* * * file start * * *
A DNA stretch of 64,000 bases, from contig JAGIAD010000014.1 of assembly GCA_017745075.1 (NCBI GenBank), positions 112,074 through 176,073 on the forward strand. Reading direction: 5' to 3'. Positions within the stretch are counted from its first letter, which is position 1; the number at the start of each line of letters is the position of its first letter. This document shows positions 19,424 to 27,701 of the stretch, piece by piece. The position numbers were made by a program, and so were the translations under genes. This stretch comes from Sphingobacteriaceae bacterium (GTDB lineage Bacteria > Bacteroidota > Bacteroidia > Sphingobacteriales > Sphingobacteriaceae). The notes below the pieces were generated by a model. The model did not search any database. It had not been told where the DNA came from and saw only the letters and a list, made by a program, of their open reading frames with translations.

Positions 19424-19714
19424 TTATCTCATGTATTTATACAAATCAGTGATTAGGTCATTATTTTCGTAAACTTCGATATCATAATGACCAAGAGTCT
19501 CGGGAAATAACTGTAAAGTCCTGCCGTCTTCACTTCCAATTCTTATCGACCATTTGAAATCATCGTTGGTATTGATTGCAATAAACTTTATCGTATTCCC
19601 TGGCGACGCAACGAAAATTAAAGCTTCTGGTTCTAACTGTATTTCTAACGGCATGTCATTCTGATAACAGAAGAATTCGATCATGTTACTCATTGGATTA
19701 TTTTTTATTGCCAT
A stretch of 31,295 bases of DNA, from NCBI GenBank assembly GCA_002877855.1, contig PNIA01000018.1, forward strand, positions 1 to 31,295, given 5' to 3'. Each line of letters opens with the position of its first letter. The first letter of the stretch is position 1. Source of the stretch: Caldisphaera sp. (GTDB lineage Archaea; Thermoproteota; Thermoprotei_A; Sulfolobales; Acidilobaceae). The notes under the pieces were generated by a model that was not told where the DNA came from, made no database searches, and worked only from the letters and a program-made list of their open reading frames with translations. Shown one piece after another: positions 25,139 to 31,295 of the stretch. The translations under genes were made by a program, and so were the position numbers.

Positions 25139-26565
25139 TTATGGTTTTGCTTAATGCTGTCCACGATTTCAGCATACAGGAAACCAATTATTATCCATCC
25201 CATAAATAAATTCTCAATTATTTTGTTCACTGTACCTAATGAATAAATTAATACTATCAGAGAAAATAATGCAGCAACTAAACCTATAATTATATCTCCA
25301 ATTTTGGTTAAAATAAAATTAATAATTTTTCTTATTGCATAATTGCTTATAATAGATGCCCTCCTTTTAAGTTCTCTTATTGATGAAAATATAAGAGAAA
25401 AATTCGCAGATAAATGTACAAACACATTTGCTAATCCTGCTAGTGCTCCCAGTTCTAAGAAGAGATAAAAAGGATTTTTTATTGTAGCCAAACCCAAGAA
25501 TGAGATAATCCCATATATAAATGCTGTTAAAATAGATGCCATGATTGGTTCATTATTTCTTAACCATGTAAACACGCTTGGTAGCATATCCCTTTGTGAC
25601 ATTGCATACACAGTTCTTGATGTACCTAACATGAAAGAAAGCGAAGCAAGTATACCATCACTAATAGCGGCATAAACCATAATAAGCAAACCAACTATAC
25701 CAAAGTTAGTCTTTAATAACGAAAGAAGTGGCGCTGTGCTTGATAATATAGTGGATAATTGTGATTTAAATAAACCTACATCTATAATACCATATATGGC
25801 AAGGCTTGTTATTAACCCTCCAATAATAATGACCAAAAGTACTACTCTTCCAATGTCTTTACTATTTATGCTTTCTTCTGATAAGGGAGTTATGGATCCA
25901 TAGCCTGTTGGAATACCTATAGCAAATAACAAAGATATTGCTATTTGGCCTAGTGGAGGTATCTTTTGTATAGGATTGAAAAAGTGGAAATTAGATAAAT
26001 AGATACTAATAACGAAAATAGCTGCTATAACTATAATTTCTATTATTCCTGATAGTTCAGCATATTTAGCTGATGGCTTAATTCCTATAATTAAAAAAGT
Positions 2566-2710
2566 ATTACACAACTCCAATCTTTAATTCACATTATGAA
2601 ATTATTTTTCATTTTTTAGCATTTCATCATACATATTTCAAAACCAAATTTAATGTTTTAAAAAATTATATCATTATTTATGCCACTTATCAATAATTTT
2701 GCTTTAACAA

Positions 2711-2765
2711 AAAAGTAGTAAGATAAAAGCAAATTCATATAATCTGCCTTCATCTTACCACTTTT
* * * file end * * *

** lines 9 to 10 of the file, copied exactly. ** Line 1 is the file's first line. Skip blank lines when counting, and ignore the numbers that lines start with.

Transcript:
25139 TTATGGTTTTGCTTAATGCTGTCCACGATTTCAGCATACAGGAAACCAATTATTATCCATCC
25201 CATAAATAAATTCTCAATTATTTTGTTCACTGTACCTAATGAATAAATTAATACTATCAGAGAAAATAATGCAGCAACTAAACCTATAATTATATCTCCA